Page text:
Justice Sonia Sotomayor: ‘There Is Going To Be a Lot Of Disappointment In The Law’

By Collection of the Supreme Court of the United States, Steve Petteway source – Official Photo

When she was nominated to the Supreme Court by President Barack Obama in 2009, Justice Sonia Sotomayor was only the third person of Hispanic descent to serve on the nation’s highest court and the first of those three to be appointed to the Supreme Court directly from the District Court level (the others were nominated directly from private practice). Since taking her seat on the bench, Sotomayor has had an active presence there, speaking out about cases that interest her and her fellow justices, as well as issues that are currently trending in the media.

Justice Sonia Sotomayor, who’s served on the Supreme Court for 12 years, told law students in a speech on Wednesday that working in the field does not come without disappointment.

“There’s going to be a lot of disappointments in the law, a huge amount,” Sotomayor said virtually at a diversity summit hosted by the American Bar Association, according to the Washington Post and CNN.

“As you study cases and look at outcomes you disagree with, it can get frustrating,” she continued, per The Post. “Look at me, look at my dissents.”

In a recent op-ed for The New York Times, Justice Sonia Sotomayor writes that there is going to be a lot of disappointment in [the law], a huge amount. She states that the Supreme Court is not necessarily going to give you what you want and that it is up to the public and organizations like hers to pressure government officials into creating better laws. She ends by writing: If we do it right, if we do it together, if we come to understand one another in listening rather than in shouting or silence or violence or threats, then I remain hopeful. We may not be able to eradicate racism and sexism from our society.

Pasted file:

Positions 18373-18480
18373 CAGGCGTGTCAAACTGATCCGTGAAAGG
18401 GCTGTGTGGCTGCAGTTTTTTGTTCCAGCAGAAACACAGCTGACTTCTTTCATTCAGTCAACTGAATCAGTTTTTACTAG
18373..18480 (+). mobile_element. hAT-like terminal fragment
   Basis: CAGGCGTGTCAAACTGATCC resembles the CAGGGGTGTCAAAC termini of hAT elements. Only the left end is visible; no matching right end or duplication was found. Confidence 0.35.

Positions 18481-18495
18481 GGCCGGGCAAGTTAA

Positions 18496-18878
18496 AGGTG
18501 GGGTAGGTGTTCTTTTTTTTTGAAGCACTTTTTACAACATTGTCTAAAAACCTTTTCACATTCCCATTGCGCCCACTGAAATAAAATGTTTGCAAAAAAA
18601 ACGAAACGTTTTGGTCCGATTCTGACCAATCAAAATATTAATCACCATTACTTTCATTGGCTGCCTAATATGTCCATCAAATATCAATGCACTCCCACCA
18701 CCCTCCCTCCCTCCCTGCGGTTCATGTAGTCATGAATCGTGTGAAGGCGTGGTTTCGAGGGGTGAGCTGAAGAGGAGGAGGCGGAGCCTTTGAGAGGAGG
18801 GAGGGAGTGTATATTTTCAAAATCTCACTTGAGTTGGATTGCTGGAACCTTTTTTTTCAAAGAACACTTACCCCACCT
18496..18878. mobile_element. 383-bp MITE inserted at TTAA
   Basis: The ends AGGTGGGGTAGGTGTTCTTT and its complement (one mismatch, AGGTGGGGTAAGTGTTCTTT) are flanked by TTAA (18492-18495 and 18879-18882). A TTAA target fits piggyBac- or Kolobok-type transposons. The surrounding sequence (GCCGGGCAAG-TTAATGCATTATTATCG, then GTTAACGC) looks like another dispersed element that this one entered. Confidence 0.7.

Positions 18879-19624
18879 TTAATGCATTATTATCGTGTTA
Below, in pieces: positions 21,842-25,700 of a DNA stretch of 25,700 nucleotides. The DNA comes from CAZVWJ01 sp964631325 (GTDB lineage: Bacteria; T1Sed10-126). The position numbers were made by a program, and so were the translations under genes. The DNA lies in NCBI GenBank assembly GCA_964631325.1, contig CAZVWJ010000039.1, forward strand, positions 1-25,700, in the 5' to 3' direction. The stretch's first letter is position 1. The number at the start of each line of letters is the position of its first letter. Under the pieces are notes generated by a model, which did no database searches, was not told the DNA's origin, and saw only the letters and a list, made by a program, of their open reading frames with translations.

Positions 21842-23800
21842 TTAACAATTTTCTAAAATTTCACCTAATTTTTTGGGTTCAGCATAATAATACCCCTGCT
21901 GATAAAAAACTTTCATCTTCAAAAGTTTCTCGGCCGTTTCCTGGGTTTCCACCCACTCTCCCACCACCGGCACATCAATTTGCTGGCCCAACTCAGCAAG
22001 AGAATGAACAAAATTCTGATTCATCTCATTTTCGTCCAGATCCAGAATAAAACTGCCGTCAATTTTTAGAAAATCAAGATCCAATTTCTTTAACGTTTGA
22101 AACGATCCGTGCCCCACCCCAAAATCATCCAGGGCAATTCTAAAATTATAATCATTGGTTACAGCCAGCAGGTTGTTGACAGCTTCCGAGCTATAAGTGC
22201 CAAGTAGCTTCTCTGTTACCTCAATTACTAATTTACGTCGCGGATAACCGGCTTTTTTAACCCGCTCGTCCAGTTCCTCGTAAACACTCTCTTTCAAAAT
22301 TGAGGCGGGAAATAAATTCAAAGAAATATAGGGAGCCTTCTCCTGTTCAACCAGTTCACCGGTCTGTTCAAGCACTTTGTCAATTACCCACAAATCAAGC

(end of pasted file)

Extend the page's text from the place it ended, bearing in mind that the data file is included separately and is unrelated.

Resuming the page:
America still incarcerates too many people. It’s no secret that our country has an addiction to imprisonment, and it often seems like we just can’t quit. The United States has less than 5 percent of the world’s population, but nearly 25 percent of its prisoners. These numbers translate into more than 2 million Americans behind bars today — disproportionately affecting minority groups who are statistically more likely to be stopped, frisked, arrested, and convicted for nonviolent crimes. Even though our prison population is shrinking (for now), states spend an estimated $50 billion on prisons each year; furthermore, ex-offenders face discrimination in housing, employment, and education after their release.

Justice Anthony Kennedy warned us against allowing incarceration rates to become too high—and yet they persist. We must change course before it becomes too late. There are three things at play here: stigma surrounding mental illness, stricter penalties for drug offenses, and mandatory minimum sentences based on illogical factors like weight or number of pills found during a raid. Our society sends far too many people away for far too long with little evidence suggesting that jail time helps them get back on track. Our justice system relies heavily on plea deals because there simply aren’t enough judges and courtrooms to accommodate all cases, especially when dealing with backlogged courts in major cities across America.

So it remains to be seen, or learned from what Supreme Justice Sonia Sotomayor is talking about. I for one am very interested in what she said. I think everyone should be interested.

God Bless America, God Save The Veterans


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